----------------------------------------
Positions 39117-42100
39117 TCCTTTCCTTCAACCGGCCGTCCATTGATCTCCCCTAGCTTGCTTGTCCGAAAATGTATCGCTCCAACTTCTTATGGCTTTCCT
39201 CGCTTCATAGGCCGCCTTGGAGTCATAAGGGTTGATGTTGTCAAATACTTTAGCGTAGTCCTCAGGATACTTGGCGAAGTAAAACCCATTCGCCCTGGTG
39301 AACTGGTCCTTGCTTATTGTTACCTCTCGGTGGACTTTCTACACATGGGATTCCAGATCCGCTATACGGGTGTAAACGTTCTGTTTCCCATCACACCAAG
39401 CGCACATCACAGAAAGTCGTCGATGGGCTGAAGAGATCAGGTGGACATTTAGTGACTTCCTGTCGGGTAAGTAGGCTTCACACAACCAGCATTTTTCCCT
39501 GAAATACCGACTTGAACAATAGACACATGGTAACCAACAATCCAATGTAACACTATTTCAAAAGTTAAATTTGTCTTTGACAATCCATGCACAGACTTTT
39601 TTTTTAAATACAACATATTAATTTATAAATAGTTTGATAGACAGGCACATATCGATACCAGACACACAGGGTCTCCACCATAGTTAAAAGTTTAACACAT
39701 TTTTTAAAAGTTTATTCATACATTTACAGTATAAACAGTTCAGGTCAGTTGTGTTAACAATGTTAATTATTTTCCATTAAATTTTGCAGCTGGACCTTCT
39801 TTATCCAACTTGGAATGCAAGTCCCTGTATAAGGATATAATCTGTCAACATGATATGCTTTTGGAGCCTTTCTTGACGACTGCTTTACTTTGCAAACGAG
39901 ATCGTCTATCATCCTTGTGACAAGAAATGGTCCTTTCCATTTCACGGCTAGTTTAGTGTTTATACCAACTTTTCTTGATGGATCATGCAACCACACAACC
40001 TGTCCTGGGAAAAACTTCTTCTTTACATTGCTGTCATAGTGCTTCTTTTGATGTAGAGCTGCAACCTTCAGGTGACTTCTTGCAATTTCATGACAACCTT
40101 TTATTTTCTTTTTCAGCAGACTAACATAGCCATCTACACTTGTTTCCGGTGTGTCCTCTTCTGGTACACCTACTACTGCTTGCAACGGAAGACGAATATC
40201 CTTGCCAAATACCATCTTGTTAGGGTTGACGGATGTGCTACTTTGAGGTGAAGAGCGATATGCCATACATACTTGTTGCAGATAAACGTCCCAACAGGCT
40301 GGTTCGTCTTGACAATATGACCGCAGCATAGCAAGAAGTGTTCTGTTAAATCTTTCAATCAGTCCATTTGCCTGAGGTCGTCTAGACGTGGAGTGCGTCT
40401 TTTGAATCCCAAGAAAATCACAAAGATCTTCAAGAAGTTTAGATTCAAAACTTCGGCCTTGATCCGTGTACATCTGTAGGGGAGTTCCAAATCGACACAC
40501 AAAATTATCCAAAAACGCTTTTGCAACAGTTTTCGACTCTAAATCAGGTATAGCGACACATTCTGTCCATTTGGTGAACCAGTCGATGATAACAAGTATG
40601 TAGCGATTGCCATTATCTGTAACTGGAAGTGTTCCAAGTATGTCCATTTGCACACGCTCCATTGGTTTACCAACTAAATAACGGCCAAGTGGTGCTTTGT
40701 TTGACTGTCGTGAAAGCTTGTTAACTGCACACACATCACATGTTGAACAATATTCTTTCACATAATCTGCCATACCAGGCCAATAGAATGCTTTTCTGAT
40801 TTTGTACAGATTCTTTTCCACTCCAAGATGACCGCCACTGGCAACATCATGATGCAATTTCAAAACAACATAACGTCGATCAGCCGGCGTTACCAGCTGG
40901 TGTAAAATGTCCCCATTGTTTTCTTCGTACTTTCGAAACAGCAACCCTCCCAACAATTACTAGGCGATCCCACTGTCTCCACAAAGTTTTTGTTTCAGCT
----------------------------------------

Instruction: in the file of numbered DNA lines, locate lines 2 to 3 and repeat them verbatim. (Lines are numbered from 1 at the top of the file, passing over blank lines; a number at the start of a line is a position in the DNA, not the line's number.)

39117 TCCTTTCCTTCAACCGGCCGTCCATTGATCTCCCCTAGCTTGCTTGTCCGAAAATGTATCGCTCCAACTTCTTATGGCTTTCCT
39201 CGCTTCATAGGCCGCCTTGGAGTCATAAGGGTTGATGTTGTCAAATACTTTAGCGTAGTCCTCAGGATACTTGGCGAAGTAAAACCCATTCGCCCTGGTG